Canada Line River Crossing Bridge Foundations

The Canada Line is Vancouver’s rapid transit rail connecting YVR to downtown Vancouver in under 30 minutes and to downtown Richmond in 18 minutes.  In 2005, SNC-Lavalin was awarded a contract to partially finance, design, build, operate and maintain the 19.5-kilometre Canada Line LRT. The LRT was the first major rapid rail project undertaken in the country under a public-private partnership (P3) model. It was also the first rapid mass transit system in Canada to link the downtown core of a major city with an international airport.

Fraser River Pile & Dredge Ltd. was awarded a contract in 2005 by RSL Joint Venture to construct the major pier foundations for 2 bridges crossing the Fraser River to Richmond and Vancouver Airport which would support the Canada Line light Rapid transit line.

Port of Vancouver Centerm Terminal Reconstruction

Fraser River Pile & Dredge participated in the reconstruction of the Centerm terminal on the south side of Burrard Inlet.  This project involved a major upgrade to the existing container terminal facility to expand the operating capacity, including both land and marine construction.

FRPD’s scope included:

  • 12M Berth extension
  • Dredging to deepen the Berth to minus 15.5m depth
  • 1067mm diameter pipe piles
  • Vibro densification
  • Site services


  • Reconstruction of a major container facility without disruption to marine, rail and trucking operations
  • Adhering to strict environmental requirements protecting air and water quality
  • Due to heavy design loading in the container facility stringent quality control guidelines and practices needed to be followed.

Diavik Diamond Mine

Rio Tinto’s Diavik Diamond Mine is one of two large scale diamond mines in Canada s North West Territories. The mine consists of four Kimberlite pipes; A154 South, A154 North, A418, and A21 all situated beneath Lac de Gras.  Diavik first received approval in 2001 to carry out open pit mining of the A154 pipes.  In order to construct an open pit mine in the middle of Lac de Gras a 3.9 kilometers perimeter dike needed to be constructed and the water pumped out.  Prior to construction of the dike the soft lake bed sediments had to be excavated from the footprint of the dike.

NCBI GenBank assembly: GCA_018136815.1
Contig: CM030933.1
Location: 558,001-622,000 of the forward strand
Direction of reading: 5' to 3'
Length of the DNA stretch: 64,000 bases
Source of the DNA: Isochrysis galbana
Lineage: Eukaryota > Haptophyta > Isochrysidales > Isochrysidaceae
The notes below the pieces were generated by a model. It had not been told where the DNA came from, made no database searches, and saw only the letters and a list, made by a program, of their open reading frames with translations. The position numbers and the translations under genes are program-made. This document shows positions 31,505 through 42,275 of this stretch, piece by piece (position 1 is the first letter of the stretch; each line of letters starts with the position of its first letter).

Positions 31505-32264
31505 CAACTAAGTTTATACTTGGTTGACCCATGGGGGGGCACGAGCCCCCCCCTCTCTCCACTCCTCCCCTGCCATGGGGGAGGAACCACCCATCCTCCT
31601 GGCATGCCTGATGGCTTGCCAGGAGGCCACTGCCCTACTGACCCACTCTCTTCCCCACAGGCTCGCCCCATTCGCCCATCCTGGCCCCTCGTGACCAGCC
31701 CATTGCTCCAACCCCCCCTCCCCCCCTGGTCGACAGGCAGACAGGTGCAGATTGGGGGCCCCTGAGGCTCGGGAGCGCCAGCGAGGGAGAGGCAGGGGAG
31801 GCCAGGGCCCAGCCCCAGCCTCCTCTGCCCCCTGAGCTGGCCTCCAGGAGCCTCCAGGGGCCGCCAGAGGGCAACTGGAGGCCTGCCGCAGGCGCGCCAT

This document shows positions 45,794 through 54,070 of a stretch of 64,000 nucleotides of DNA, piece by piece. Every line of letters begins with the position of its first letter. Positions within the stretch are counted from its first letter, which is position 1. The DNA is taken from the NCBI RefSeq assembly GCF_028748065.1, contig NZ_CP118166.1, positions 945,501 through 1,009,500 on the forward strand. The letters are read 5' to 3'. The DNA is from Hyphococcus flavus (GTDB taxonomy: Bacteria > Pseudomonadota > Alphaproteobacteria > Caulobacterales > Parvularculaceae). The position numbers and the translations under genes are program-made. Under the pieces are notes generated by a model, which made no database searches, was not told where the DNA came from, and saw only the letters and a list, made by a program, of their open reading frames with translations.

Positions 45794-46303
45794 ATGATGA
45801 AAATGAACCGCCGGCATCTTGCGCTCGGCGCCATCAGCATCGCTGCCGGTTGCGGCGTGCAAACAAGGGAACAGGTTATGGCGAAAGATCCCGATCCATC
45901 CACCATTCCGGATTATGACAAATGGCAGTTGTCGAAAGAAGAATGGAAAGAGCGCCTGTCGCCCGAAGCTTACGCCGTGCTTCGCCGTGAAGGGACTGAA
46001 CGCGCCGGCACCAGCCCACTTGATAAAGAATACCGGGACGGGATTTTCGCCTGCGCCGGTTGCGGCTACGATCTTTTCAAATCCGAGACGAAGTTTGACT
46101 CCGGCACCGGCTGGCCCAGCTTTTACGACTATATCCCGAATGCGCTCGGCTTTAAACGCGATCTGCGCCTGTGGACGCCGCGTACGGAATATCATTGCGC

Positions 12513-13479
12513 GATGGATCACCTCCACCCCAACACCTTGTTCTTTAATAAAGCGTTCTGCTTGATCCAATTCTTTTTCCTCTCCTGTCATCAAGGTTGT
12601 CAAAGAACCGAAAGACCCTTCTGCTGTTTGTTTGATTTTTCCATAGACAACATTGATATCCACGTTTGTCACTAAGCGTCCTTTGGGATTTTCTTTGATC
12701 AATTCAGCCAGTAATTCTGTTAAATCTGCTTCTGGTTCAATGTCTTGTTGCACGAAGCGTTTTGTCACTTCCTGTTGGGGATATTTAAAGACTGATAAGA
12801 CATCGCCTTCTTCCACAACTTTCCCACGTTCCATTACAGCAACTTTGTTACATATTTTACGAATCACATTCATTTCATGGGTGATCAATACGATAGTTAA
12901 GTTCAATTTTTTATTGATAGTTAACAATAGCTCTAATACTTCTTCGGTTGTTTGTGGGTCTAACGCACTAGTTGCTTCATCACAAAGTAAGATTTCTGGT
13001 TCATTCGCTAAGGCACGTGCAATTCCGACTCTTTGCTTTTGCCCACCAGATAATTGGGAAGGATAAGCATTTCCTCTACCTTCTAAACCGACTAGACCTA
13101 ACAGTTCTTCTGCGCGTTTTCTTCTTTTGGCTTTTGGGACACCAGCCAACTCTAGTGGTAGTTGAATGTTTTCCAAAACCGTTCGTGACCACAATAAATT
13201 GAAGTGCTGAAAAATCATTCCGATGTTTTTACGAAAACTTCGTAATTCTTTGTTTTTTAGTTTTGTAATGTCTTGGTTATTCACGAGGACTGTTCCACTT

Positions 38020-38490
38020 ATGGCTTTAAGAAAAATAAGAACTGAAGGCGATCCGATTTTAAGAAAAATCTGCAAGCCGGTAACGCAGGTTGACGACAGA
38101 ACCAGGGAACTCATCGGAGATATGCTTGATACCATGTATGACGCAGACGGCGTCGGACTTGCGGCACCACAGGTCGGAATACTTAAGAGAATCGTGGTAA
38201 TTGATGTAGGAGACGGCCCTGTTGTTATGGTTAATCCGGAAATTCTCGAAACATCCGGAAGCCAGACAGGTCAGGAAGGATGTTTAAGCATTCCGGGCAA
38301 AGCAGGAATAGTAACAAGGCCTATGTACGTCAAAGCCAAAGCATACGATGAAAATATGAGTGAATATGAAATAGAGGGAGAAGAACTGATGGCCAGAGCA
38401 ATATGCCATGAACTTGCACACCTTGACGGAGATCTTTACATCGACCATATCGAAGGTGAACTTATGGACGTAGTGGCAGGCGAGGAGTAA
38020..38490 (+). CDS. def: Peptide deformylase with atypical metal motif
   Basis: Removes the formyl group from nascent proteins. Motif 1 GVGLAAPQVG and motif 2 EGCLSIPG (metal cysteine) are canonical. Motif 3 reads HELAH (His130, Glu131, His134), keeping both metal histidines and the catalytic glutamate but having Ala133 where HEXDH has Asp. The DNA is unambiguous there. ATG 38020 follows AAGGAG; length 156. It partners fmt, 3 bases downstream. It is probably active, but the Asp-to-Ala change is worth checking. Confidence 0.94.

In 2000-2001 FRPD’s portable cutter suction dredger Explorer was mobilized from Vancouver to the North West Territories which included hauling over the infamous winter ice roads.  FRPD had a short time line to assemble, launch, dredge, and disassemble in the few months of temperate weather available.

The second dike was constructed in 2005 joining the A154 dike to East Island.  This time the dike was much shorter than the first at 1.3 kilometers in length but required deeper dredging to 32 meters.  As per the A154 dredging the Explorer successfully completed the work in the few months available.

Marathon Developments Thurlow/Cordova Viaduct

FRPD was contracted to construct this viaduct in a very confined work space while maintaining uninterrupted SkyTrain service on the tracks below and in close proximity to existing buildings.  Close communication with the client and stakeholders was key to the success of this project.